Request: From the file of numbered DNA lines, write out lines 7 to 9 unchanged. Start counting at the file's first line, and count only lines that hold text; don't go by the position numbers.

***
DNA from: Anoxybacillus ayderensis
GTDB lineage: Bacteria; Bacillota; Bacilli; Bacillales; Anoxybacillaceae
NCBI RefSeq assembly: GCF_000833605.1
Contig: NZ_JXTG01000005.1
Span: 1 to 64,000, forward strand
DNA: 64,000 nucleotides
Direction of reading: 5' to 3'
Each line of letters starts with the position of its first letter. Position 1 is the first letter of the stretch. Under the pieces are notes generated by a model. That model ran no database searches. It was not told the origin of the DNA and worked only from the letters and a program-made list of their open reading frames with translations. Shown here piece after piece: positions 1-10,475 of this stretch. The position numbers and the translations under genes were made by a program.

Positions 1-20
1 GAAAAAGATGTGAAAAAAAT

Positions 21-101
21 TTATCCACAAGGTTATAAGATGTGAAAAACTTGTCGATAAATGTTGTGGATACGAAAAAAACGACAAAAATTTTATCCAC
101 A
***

Direction of reading: 5' to 3'
Each line of letters starts with the position of its first letter. Position 1 is the first letter of the stretch. Under the pieces are notes generated by a model. That model ran no database searches. It was not told the origin of the DNA and worked only from the letters and a program-made list of their open reading frames with translations. Shown here piece after piece: positions 1-10,475 of this stretch. The position numbers and the translations under genes were made by a program.

Positions 1-20